Two hockey teams that like to throw punches but lack a scoring punch are expected to fill Capital Centre tonight at 7:30.

The Philadelphia Flyers, who usually bring enough fans with them to assure a house divided and sold out, make their final appearance of the season against the Washington Capitals. For Philadelphia, it is a welcome assignment.

Before last night's game in Pittsburgh, the Flyers had lost three of four, including home-ice setbacks by Minnesota and the New York Islanders, and a humiliating shutout in Buffalo.

Before that sorry stretch, the Flyers handcuffed the Capitals, 4-1, in that questionable seven-shot game Feb. 12 at the Spectrum. Washington is guaranteed more shots than that tonight, if for no other reason than the absence of a statistician's campaign to keep the shot total down.

Washington has never beaten the Flyers, although it has managed three ties, all at Capital Centre, in 15 games. The Flyers have outscored the Capitals, 83-37.

Seven points behind the Islanders, Philadelphia finds itself fighting for a favorable playoff position, rather than first place. For the first time since the current alignment was formulated in 1974, Philadelphia is faced with a Russian roulette-type best-of-three preliminary playoff.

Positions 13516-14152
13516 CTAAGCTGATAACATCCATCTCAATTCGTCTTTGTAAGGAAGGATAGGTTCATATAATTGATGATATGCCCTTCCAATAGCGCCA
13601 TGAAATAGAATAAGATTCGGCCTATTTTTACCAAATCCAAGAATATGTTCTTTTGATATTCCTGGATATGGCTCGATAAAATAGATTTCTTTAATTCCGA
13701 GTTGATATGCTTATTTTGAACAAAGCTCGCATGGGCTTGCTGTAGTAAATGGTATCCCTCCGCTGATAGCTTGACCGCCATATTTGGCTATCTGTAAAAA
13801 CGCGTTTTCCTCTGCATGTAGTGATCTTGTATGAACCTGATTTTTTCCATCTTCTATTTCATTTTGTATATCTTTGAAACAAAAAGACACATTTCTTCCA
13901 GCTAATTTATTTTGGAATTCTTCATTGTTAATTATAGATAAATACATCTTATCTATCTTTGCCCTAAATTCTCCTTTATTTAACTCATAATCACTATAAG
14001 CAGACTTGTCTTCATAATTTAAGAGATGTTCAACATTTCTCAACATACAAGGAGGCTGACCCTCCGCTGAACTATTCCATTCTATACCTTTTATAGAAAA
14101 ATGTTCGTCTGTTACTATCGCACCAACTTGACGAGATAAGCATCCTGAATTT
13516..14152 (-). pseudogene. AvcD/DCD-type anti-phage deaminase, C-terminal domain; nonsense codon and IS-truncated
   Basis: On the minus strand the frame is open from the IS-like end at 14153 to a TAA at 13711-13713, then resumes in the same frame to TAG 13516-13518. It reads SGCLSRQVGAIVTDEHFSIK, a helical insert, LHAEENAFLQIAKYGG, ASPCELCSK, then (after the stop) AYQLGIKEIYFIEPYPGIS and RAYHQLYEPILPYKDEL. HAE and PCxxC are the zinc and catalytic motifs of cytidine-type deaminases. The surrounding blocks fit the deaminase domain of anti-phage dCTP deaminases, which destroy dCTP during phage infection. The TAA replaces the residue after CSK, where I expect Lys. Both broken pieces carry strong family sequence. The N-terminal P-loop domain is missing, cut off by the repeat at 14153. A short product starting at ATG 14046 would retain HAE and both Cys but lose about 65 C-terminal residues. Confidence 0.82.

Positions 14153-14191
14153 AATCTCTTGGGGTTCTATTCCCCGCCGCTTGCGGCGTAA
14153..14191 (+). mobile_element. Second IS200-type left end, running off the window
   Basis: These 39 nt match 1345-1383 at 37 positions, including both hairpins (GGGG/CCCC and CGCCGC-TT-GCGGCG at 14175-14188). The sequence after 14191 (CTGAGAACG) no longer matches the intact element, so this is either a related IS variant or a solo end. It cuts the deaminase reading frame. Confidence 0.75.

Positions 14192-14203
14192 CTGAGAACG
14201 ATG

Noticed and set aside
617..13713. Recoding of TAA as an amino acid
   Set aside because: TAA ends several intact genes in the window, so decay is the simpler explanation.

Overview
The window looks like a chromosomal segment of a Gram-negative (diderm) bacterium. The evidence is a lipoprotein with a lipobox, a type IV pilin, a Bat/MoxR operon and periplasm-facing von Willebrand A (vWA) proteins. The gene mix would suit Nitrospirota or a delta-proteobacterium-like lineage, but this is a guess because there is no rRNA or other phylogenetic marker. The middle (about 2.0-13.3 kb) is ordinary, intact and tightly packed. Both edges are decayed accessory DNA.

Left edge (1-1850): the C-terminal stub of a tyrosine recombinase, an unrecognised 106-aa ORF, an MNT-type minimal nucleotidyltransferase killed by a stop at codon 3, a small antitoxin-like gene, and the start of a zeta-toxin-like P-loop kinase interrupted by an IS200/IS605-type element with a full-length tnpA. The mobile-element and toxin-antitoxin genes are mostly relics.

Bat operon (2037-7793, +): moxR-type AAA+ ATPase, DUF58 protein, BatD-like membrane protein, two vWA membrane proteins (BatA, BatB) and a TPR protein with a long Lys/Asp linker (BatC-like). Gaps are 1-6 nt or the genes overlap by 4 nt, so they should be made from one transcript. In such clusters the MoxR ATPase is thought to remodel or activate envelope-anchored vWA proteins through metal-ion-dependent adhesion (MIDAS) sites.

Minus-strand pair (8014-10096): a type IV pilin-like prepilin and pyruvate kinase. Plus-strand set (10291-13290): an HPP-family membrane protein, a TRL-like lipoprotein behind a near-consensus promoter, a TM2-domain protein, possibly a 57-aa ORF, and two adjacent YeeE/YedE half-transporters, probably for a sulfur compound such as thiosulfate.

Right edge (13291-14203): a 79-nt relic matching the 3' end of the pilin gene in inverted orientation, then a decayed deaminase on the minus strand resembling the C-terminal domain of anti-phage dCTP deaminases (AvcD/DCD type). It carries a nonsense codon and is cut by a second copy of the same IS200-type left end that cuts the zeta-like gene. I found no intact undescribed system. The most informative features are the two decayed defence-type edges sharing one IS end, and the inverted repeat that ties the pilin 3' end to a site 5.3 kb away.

Unless they get hot and someone else cools off, the Flyers figure to finish fifth overall. With playoff pairings determined by total points, that would put the Flyers in an almost hopeless situation, lacking home-ice advantage after the preliminary round.

Although the Flyers rank fourth in scoring, they have found goals difficult to obtain recently. The trouble dates to Feb. 9, when Bobby Clarke suffered a broken thumb. Paul Holmgren received fractured vertebrae in the same incident against Vancouver and much of the spark has gone out of the Flyers, to the extent that Coach Fred Shero's job is reported in jeopardy.

Philadelphia, commonly known as the Broad Street Bullies, leads the NHL in penalties. Washington, infrequently labeled the Truman Drive Terrors, is No. 3.

Bryan Watson, Dave Forbes and Mike Marson engaged Flyers in fisticuffs in the teams' last meeting, which was recent enough to promise that tempers have not completely cooled. There were 88 penalty minutes in that contest.

The Capitals, who played in Toronto last night, will be opening a three-game home stand with this contest. They entertain the Colorado Rockies Tuesday and the New York Rangers Friday.